Market News & Analysis

Top Story

Trade deal enthusiasm sends stocks higher

Positivity from the Asian markets overnight flowed through to the European session and also set Wall Street off on the front foot. News that the US and China were nearing a trade deal saw investors putting risk back on the table.  Let’s not forget a trade deal between the US and China would be a sizeable catalyst for global markets. Trade tensions and the impact on global growth pulled the Dow from its all-time high in September and just on the suggestion of the two leaders meeting stocks are significantly higher.

The Dow opened higher and has since pared gains as trade deal enthusiasm starts to cool. This is certainly not the first time that we have heard this headline and I am quite sure it won’t be the last. Given the rally that we have so far across the start of the year, markets are pricing in a positive outcome from this trade dispute. More attention will start to be placed on China and the possibilities of a resurgence in growth.


The FTSE led the charge in Europe, climbing higher than its European counterparts’ thanks in part to the weaker pound.

Pound drops as construction sector slips into contraction

Despite a strong start for the pound, dismal construction sector data and a strengthening dollar, saw cable drop below $1.32. The UK construction sector slipped into contraction in March, dropping to 49.5. This is the weakest reading for the sector since March last year. Brexit uncertainty slowing business decisions, holding up investment and builders unable to get the materials required amid increased stockpiling are hitting the sector. The pound dropped lower on the release, falling below $1.32. It is currently encountering resistance at $1.3180, a meaningful break through this level could open the doors to $1.3160.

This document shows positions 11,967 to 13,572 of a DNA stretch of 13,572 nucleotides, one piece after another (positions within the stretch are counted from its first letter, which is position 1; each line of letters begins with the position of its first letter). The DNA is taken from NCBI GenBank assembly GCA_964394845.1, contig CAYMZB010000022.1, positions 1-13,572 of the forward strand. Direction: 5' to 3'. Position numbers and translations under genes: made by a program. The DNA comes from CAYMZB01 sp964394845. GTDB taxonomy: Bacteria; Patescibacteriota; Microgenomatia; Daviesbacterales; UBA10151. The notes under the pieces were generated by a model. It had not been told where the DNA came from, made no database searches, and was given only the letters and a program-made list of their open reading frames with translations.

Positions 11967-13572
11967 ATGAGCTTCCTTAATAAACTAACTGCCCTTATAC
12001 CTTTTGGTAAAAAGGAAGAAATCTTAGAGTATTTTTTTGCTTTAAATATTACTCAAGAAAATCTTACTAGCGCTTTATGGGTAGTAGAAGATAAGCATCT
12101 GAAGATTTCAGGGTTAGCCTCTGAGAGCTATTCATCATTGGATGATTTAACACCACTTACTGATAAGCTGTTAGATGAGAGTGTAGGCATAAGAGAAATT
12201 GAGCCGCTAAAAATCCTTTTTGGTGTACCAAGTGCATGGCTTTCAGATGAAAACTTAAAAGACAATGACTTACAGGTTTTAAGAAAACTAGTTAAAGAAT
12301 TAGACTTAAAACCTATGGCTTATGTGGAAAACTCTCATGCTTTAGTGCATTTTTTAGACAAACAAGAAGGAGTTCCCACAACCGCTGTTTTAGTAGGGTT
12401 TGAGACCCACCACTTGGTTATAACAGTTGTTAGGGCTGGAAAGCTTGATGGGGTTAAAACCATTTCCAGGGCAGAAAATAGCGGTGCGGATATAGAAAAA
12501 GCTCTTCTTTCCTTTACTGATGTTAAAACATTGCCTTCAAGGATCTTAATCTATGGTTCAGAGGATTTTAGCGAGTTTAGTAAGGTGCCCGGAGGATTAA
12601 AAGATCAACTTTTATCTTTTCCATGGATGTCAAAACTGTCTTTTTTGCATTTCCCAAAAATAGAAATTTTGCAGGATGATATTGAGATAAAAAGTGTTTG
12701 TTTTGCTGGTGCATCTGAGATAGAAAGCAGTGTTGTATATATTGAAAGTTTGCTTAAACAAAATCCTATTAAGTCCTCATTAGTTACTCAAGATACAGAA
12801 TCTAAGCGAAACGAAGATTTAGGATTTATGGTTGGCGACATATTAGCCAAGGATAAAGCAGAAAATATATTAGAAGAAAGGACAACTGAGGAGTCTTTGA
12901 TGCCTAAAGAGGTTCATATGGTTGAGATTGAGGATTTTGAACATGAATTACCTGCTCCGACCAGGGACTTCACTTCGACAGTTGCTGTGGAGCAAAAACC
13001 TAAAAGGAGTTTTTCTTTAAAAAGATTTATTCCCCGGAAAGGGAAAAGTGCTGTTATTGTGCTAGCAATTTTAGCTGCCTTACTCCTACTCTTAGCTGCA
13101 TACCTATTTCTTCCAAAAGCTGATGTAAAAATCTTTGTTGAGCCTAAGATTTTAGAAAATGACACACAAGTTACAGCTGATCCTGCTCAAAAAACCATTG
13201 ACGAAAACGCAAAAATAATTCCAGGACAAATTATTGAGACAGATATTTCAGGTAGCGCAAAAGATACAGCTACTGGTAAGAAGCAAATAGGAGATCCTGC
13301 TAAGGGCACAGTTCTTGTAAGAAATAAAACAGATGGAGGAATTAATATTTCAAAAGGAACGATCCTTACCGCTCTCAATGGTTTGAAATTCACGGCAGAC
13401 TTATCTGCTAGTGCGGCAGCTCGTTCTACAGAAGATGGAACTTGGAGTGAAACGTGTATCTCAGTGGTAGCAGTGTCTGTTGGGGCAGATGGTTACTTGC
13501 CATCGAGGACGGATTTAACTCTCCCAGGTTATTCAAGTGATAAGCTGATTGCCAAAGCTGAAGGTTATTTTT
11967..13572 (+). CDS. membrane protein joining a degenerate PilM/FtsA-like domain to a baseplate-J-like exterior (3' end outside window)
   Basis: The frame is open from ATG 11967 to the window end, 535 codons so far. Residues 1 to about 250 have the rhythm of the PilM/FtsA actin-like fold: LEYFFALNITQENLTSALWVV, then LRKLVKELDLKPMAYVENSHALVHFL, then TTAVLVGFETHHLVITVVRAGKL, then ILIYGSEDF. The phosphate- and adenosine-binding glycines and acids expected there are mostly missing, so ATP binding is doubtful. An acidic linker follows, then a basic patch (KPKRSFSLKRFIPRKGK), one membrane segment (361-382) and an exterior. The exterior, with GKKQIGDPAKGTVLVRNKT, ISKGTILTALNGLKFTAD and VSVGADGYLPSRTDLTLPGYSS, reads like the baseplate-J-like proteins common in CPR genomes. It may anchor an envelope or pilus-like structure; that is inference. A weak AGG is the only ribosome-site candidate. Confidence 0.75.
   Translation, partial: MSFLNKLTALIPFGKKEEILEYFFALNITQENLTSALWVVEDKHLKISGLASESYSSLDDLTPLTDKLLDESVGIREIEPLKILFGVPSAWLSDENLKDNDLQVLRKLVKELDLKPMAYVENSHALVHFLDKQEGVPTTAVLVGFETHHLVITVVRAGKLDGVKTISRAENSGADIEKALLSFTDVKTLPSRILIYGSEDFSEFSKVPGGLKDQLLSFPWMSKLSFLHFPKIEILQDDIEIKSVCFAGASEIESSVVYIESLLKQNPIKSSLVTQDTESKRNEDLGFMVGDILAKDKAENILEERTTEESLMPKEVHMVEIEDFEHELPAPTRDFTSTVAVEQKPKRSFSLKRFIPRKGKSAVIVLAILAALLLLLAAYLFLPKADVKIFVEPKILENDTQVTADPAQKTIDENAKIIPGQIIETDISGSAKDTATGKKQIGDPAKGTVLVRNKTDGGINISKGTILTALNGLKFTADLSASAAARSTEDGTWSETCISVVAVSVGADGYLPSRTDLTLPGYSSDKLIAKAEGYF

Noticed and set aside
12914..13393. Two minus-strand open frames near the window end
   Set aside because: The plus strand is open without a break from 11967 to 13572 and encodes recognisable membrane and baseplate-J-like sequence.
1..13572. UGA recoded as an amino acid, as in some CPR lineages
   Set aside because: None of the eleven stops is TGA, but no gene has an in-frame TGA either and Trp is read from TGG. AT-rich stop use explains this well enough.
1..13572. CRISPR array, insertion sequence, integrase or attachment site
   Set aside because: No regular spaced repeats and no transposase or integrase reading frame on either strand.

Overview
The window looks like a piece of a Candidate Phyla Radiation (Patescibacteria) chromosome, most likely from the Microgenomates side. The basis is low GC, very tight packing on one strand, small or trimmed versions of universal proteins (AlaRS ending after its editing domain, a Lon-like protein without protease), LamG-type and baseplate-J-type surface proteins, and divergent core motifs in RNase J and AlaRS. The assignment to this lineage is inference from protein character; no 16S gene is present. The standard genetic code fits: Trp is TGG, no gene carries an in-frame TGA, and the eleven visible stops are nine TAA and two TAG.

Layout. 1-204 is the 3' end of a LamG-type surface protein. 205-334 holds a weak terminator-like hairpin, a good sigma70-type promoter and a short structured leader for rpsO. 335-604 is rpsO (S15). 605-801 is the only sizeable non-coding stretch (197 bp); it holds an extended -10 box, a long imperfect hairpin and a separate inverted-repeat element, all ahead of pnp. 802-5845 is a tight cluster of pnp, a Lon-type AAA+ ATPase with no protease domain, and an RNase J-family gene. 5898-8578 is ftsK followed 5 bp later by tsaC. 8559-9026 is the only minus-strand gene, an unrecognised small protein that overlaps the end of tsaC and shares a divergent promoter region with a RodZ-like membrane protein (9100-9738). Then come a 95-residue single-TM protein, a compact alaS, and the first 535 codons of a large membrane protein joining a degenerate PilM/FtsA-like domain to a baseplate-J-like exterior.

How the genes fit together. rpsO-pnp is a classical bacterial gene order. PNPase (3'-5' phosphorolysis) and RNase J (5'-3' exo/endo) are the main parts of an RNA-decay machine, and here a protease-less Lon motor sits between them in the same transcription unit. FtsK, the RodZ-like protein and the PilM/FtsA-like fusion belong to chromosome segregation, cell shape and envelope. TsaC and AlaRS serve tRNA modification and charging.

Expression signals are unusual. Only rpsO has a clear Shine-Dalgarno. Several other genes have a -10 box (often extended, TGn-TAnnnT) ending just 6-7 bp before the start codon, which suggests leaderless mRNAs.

With manufacturing and construction showing the impacts of Brexit, traders will look towards the service sector pmi tomorrow. The dominant service sector grinded to a halt in January and the expectation is that February wasn’t much different. Given broad weakness across all sectors of the UK economy, it is difficult to see how the Britain will avoid a contraction in the first quarter. 

Dollar shrugs off Trump’s comments

Dollar was resilient on Monday, moving higher versus the pound and the euro as traders shrugged off Trump’s efforts to talk down the dollar. As trade talk optimism boosted treasury yields, the dollar followed suit.

Euro struggles ahead of ECB announcement

The euro was a noticeable decliner on Monday as investors look ahead to the ECB rate announcement later this week.  Speculation of further monetary easing for the region is dampening demand for the euro. There is a good chance that investors are getting ahead of themselves here. A decision to this effect would be admitting that the end of QE in December was in fact a mistake.


Join our live webinars for the latest analysis and trading ideas. Register now

From time to time, GAIN Capital Limited’s (“we”, “our”) website may contain links to other sites and/or resources provided by third parties. These links and/or resources are provided for your information only and we have no control over the contents of those materials, and in no way endorse their content. Any analysis, opinion, commentary or research-based material on our website is for information and educational purposes only and is not, in any circumstances, intended to be an offer, recommendation or solicitation to buy or sell. You should always seek independent advice as to your suitability to speculate in any related markets and your ability to assume the associated risks, if you are at all unsure. No representation or warranty is made, express or implied, that the materials on our website are complete or accurate. We are not under any obligation to update any such material.

As such, we (and/or our associated companies) will not be responsible or liable for any loss or damage incurred by you or any third party arising out of, or in connection with, any use of the information on our website (other than with regards to any duty or liability that we are unable to limit or exclude by law or under the applicable regulatory system) and any such liability is hereby expressly disclaimed.